On my way back from the Centennial events in Yerevan last week, I stopped in Saint Petersburg, Russia, to attend the inauguration of an unprecedented exhibit of Armenian artifacts rescued by Russian ethnographers from Western Armenia during the genocide.
Here is the incredible background story of that unique exhibit. In 1916, during the Russian military campaign that temporarily liberated Western Armenia from Ottoman Turkey, Saint Petersburg’s Russian Museum of Ethnography sought Czar Nicholas II’s permission to dispatch a scholarly expedition to the Van area to collect Armenian artifacts from imminent loss. The Czar gave immediate consent in his handwriting: “Approve. Need to hurry.”
A small team of ethnographers led by Alexander Miller arrived in Van on June 10, 1916, after a lengthy and perilous journey. During their 2-week stay, they managed to purchase from local inhabitants a total of 513 objects: 396 Armenian, 110 Assyrian, 5 Kurdish, and 2 Turkish. The artifacts included traditional Armenian costumes, jewelry, and carpets from the city of Van, the towns of Alur, Bitlis, Moks, Mush, Shatakh, and neighboring villages. During their visit, the scholars took 60 photographs of natural landscapes, historical monuments, buildings, and some residents. All of these materials were hauled back to Saint Petersburg under the protection of the Russian military.
Surprisingly, these painstakingly collected cultural objects remained in the Russian museum’s basement for 100 years and were never displayed! No one seemed to remember their existence, until two years ago, when Armenia’s Consul General in Saint Petersburg Vardan Hakopyan learned about these artifacts and informed the authorities in Armenia, local community leaders, and the Armenian Jewelry Association.
After extensive joint efforts between the Armenian Jewelers Foundation and the Russian Museum of Ethnography, the items that were kept in storage for a century were finally put on display in Saint Petersburg last week. The Jewelers Foundation and the Russian Museum published an impressive catalog titled, “Treasures of Western Armenia,” which showcased the artifacts collected from the region of Van in 1916, before its recapture and genocidal destruction by Ottoman-Turkish forces.
The exhibit was officially opened on April 27, 2015, at the Russian Museum of Ethnography. It was attended by Vigen Sargsyan, the Armenian president’s chief of staff; Olga Kazanskaya, the vice governor of Saint Petersburg; Vladimir Grusman, the director of the Russian Museum of Ethnography; Pierre Akkelian, the chairman of the Armenian Jewelers Foundation; Gagik Gevorkyan, the president of the Armenian Jewelry Association; and Karen Mkrtchyan, the Armenian community leader of Saint Petersburg.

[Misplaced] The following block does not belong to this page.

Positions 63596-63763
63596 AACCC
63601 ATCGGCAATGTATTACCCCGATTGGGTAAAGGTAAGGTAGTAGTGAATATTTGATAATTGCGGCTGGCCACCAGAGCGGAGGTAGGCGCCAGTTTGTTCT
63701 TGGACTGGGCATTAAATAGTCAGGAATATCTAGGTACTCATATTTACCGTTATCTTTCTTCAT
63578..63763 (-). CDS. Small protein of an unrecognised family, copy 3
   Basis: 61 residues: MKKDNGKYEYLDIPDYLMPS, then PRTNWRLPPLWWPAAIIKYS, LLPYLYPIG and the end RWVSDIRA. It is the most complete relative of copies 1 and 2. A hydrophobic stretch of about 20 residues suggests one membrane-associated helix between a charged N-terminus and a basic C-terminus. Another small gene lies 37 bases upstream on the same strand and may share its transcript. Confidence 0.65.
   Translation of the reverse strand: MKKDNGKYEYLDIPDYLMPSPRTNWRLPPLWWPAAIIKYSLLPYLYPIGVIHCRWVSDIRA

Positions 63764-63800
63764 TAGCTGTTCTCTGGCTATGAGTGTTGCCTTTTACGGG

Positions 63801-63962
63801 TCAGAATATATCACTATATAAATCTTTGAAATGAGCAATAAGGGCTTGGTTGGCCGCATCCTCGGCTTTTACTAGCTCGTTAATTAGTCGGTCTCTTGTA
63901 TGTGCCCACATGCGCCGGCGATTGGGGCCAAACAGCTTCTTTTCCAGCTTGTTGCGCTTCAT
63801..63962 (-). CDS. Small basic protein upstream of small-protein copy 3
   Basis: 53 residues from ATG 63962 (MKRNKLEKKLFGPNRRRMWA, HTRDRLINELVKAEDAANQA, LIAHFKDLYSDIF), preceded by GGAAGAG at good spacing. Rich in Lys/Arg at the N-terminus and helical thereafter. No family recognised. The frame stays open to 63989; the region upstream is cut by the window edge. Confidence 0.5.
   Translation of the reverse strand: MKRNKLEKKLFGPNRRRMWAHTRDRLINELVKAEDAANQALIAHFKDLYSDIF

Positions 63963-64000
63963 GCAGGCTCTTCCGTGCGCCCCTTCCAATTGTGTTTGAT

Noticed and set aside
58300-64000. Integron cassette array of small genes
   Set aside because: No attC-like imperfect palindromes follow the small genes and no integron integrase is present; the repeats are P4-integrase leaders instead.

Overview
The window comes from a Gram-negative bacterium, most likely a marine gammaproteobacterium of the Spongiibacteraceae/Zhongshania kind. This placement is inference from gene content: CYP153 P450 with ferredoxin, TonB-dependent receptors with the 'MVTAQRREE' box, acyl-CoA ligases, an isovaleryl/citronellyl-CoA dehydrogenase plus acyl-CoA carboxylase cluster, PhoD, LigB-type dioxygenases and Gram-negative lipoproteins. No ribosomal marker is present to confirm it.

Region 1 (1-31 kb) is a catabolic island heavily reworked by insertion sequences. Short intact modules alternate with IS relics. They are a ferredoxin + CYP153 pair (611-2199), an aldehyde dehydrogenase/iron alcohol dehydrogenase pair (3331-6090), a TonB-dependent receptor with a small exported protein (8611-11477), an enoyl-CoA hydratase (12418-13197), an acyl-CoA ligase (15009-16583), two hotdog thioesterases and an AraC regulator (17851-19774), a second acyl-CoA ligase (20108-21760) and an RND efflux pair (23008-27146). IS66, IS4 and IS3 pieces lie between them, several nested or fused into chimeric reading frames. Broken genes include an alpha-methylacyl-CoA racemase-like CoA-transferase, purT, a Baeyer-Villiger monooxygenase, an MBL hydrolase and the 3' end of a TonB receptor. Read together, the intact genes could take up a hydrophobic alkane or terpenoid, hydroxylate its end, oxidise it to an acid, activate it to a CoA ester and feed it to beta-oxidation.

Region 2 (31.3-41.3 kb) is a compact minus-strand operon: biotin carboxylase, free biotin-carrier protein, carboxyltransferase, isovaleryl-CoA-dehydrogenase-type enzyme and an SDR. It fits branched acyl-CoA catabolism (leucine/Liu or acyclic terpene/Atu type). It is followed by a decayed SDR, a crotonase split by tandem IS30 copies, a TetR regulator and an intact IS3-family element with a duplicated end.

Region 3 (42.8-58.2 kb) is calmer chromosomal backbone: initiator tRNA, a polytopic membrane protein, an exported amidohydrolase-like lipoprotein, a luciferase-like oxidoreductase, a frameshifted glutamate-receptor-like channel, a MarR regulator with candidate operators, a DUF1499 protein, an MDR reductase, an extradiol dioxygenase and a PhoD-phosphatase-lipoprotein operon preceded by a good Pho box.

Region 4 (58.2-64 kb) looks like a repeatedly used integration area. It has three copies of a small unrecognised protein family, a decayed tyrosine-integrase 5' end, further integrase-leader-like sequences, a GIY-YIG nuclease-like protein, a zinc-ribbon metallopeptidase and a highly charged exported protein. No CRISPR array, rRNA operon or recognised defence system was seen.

Not surprisingly, after it became known that the Museum of Ethnography had in its possession valuable artifacts from the Van region, the Consulate of Turkey in Saint Petersburg contacted the museum claiming that these items werethe property of the Turkish Republic and sought their return. The museum’s leadership rejected the Turkish request, as the objects were purchased from their owners in 1916.
It is ironic that Turkish diplomats had the audacity to request these Armenian artifacts, after having killed their owners, burned their homes, and stolen their possessions! One would hope that the Turkish government would be foolish enough to go ahead and file a lawsuit against the Russian Museum, in an attempt to claim these items. Such a lawsuit would further publicize Turkish responsibility for the Armenian Genocide, the looting of Armenian cultural objects, and occupation of their ancestral homeland!
One hundred years later, another expedition should be dispatched to Turkish museums and libraries to locate and recover all Armenian artifacts, manuscripts, and other valuable items plundered during the genocide. Lawsuits should be filed against all Turkish institutions holding such Armenian materials. If local Turkish courts reject the demand, Armenians should then appeal to the European Court of Human Rights in order to recover these long-lost and precious fragments of Armenian cultural heritage. Such a legal effort would be yet another means of seeking restitution for the massive genocide-era losses suffered by Armenians a century ago!
The Russian Museum’s remarkable exhibit should go on tour to Armenian communities around the world: to Athens, Beirut, Berlin, Boston, Buenos Aires, London, Los Angeles, Montreal, Moscow, New York, Paris, Tehran, Toronto, San Francisco, San Paulo, Sydney, Yerevan, and many other cities. Let the world see a small sampling of the vast quantities of valuable cultural artifacts that the Armenian nation lost during the genocide in addition to the 1.5 million human souls.